Amid slow global growth, chronically low interest rates and declining commodity prices, the Healthcare of Ontario Pension Plan (HOOPP) saw its return for 2015 slide to 5.12%, down from 17.7% in 2014. Despite this decline, its funded status has strengthened.

The plan’s 10-year return was 9.32%, down from 10.27% in 2014.

Read: HOOPP assets jump 17.7%

“We suspected 2015 [would] be a challenging year and that’s how it played out,” said Jim Keohane, HOOPP president and chief executive officer, speaking at a press conference in Toronto on March 3. It was a year of “very high volatility and low returns,” he added.

Keohane cited pressures such as slowing growth in China, structural problems in Europe, regulatory requirements for the financial firms serving the pension plan and sliding commodity prices.

Read: 2015 Top 100 Pension Funds Report: DB still has some spark

Declining energy prices in particular inflicted a lot of pain on the Canadian economy, causing the country to slip into a technical recession in 2015.

As a result of the low interest rates, HOOPP has lowered its discount rate this year from 5.8% to 5.6%, Keohane said.

The pension fund’s investment income also dipped to $3.1 billion in 2015 from $9.1 billion in 2014.

Read: Sounding Board: Funded status tells the DB story

Despite the lower investment income and returns, the multi-employer plan saw its net assets grow to $63.9 billion in 2015 from $60.8 billion in 2014.

Also, HOOPP’s funded position improved last year. It stood at 122%, compared to 115% in 2014. As a result, contribution levels for employers and members have remained unchanged. “We still have one of the lowest contribution rates [among] the major plans,” Keohane said.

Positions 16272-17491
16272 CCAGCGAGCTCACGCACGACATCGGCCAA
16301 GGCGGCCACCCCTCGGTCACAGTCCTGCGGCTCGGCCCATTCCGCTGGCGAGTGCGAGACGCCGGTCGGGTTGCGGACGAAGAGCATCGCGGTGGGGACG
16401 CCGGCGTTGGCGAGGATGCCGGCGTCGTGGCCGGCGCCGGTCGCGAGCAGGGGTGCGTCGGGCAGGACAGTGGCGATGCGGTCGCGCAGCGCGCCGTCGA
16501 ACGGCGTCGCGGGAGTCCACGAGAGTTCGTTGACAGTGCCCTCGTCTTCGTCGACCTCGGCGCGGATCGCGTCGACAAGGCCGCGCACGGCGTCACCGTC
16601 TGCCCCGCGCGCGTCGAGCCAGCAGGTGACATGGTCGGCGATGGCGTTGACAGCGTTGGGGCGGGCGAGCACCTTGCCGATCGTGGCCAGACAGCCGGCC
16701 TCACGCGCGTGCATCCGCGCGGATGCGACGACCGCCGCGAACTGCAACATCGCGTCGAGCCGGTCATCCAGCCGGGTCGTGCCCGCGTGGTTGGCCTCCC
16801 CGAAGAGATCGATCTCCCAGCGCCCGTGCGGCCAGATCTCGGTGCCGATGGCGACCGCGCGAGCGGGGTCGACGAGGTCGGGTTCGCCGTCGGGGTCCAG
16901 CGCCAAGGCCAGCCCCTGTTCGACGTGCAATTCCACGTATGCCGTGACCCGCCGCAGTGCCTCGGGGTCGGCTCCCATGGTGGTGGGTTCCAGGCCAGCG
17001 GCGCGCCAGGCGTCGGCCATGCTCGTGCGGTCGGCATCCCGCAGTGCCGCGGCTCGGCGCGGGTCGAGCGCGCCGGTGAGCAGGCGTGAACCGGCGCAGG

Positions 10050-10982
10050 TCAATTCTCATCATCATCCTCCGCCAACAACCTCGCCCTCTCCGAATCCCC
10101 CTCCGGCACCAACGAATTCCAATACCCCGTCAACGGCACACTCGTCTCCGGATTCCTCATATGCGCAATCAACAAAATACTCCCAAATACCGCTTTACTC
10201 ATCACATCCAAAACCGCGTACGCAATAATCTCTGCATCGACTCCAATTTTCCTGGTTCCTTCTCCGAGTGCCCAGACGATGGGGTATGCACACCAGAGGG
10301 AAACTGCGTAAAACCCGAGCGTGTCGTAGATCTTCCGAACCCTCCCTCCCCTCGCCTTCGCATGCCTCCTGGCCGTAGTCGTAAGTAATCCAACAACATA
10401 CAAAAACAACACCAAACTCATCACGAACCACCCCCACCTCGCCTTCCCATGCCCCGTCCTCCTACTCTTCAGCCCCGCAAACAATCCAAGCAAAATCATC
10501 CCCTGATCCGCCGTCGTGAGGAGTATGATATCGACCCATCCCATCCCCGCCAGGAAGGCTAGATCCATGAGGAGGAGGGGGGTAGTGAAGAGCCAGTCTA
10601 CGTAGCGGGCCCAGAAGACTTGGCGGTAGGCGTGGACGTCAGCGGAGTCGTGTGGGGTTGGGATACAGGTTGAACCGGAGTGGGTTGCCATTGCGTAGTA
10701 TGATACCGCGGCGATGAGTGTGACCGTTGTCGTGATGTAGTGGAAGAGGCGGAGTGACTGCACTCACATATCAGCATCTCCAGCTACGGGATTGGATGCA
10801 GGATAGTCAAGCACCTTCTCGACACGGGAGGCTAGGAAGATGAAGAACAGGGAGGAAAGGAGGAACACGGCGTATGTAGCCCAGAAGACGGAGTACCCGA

HOOPP, which covers Ontario’s hospital and community-based healthcare sector, has about 470 participating employers and 295,000 members.

Copyright © 2020 Transcontinental Media G.P. Originally published on benefitscanada.com

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Chas:

HOOPP has historically been a standard setter in the areas of cost/performance, applied governance and dynamic asset management. They can be forgiven one poor year in a string of successful ones.

Volatility had less to do with it though, than return trend lines in the classes that it holds.

I can understand why volatility would be used as a catch-all to explain away poor performance in other pubs. I am starting to wonder, however, if BC, a pension publication, understands what the measure actually means and how it is calculated.

Thursday, March 03 at 1:06 pm | Reply

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